JCJC SVSE 1 - JCJC - SVSE 1 - Physiologie, physiopathologie, santé publique

Role of Inflammation in the Pathophysiology of Neuropsychiatric Co-Morbidity in Obesity – OBEPSY

Submission summary

The prevalence of obesity over the world is reaching pandemic proportions. Not only related to an increased risk of metabolic and cardiovascular diseases, obesity is also associated with a higher incidence of neuropsychiatric symptoms, including emotional distress, mood alterations and cognitive dysfunction. These symptoms significantly affect the quality of life of obese individuals and contribute to their social and occupational dysfunction. The pathophysiological mechanisms linking obesity to an increased vulnerability to neuropsychiatric symptoms remain unknown. Although psychological factors may contribute, recent data suggest the implication of immune processes. Obesity is characterized by low-grade chronic inflammation, with increased circulating levels of acute phase proteins and pro-inflammatory cytokines. Interestingly, weight loss induced by bariatric surgery was found to reduce levels of pro-inflammatory cytokines in obese subjects. Pro-inflammatory cytokines have been repeatedly linked to the development of neuropsychiatric symptoms. In addition, findings from our group in a clinical model of chronic inflammation suggest that alterations in hypothalamo-pituitary-adrenal (HPA) axis and disturbance in cognitive information processing may contribute to the neuropsychiatric effects of inflammation. The principal aim of this project is to investigate the role of chronic low-grade inflammation in the pathophysiology of neuropsychiatric symptoms in obese individuals. For this purpose, three aims, corresponding respectively to specific tasks, are proposed:

Aim 1: To characterize neuropsychiatric symptoms in 100 patients with severe or morbid obesity and to determine the relationship of these symptoms with systemic inflammation related to adiposity. To further investigate this relationship, the effects of weight loss induced by gastric bypass surgery on inflammation and related neuropsychiatric symptoms will be assessed. At baseline, and 3, 6 and 12 months post-surgery, neuropsychiatric evaluations assessing mood, cognitive and neurovegetative symptoms in a dimensional approach will be performed and blood draws will be collected for the measurement of inflammatory markers. The relationship of adiposity-related inflammation and neuropsychiatric symptoms will be assessed and the influence of surgery-induced weight loss on this relationship will be determined. Results will be contrasted to data obtained in 50 non-obese/non-overweight subjects undergoing parietal surgery for a non inflammatory condition (hernia) recruited as control participants.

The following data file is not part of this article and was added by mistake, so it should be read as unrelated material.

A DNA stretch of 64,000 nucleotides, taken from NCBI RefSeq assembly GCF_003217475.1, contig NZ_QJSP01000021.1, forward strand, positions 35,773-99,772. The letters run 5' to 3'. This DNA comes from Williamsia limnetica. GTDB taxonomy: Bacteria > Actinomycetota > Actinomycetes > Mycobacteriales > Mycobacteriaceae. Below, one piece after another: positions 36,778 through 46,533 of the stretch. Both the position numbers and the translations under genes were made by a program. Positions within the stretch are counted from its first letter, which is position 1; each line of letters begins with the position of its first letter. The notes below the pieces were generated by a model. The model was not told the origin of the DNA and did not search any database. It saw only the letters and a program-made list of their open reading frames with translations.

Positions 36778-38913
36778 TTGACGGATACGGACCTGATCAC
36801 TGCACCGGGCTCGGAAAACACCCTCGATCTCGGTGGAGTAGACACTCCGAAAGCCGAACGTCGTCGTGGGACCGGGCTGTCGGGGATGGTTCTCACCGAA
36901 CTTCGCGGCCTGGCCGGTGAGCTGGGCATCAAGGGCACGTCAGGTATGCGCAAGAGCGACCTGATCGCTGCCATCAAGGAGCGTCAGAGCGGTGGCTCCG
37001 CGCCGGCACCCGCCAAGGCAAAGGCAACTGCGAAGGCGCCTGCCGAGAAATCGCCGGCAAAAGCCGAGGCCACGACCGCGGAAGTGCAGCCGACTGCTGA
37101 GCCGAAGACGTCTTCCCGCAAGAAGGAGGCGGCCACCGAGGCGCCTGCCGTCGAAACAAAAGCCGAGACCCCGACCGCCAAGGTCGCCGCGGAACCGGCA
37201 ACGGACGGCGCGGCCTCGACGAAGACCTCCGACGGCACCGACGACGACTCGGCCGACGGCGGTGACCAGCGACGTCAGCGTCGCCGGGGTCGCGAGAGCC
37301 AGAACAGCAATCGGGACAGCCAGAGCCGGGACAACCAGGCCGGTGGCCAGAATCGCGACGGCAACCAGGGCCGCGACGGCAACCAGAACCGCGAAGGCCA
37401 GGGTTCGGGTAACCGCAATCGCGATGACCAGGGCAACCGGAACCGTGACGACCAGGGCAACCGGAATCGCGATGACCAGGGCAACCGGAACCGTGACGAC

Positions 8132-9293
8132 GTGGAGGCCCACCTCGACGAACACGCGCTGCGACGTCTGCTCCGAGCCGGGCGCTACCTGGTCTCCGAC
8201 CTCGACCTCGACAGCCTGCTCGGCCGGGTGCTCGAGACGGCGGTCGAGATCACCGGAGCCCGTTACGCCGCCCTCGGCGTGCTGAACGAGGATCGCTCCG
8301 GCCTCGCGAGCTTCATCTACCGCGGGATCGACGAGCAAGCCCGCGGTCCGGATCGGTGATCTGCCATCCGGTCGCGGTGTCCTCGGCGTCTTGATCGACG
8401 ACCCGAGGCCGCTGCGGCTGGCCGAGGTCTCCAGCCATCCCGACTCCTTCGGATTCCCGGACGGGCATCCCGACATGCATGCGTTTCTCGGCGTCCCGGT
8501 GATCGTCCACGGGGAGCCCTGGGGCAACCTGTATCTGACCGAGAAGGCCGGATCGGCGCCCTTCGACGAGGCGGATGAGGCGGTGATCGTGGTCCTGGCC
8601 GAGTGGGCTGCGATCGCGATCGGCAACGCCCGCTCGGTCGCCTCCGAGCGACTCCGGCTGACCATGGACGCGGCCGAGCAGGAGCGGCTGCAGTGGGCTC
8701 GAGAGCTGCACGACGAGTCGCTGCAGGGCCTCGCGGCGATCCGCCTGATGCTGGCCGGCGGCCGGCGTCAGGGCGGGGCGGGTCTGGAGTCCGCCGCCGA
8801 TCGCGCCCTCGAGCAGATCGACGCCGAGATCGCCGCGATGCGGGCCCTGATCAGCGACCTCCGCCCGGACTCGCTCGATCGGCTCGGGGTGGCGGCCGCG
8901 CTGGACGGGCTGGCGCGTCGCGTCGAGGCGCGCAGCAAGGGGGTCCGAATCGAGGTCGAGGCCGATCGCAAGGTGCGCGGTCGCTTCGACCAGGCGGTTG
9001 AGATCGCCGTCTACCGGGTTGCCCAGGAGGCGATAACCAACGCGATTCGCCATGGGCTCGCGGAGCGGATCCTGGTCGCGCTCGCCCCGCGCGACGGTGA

Aim 2: To determine the involvement of alterations in HPA axis function related to inflammation in neuropsychiatric symptoms in obese patients. To address this aim, 15 patients with severe or morbid obesity and 15 non-obese/non-overweight subjects drawn from Aim 1 will be selected. HPA axis function will be assessed using a functional genomic approach. Relationships between functional genomic profiles and neuropsychiatric symptoms will be determined as well as the influence of surgery-induced weight on these profiles.

Aim 3: To assess the relationship between neuropsychiatric symptoms and altered cognitive information processing in obese subjects, using a functional magnetic resonance imaging (fMRI) paradigm. Fifteen subjects with severe or morbid obesity and 15 non-obese/non-overweight subjects drawn from Aim 1 will be recruited. Altered information processing will be assessed during a task of conflict processing recruiting the dorsal anterior cingulate cortex, and relationships with neuropsychiatric symptoms and inflammatory profiles will be determined.

This interdisciplinary project associating complementary approaches will provide important new information regarding the role of inflammation in the development of neuropsychiatric co-morbidity in obesity and will help to identify some pathophysiological mechanisms underlying these effects.

Project coordination


The author of this summary is the project coordinator, who is responsible for the content of this summary. The ANR declines any responsibility as for its contents.



Help of the ANR 206,424 euros
Beginning and duration of the scientific project: December 2011 - 36 Months

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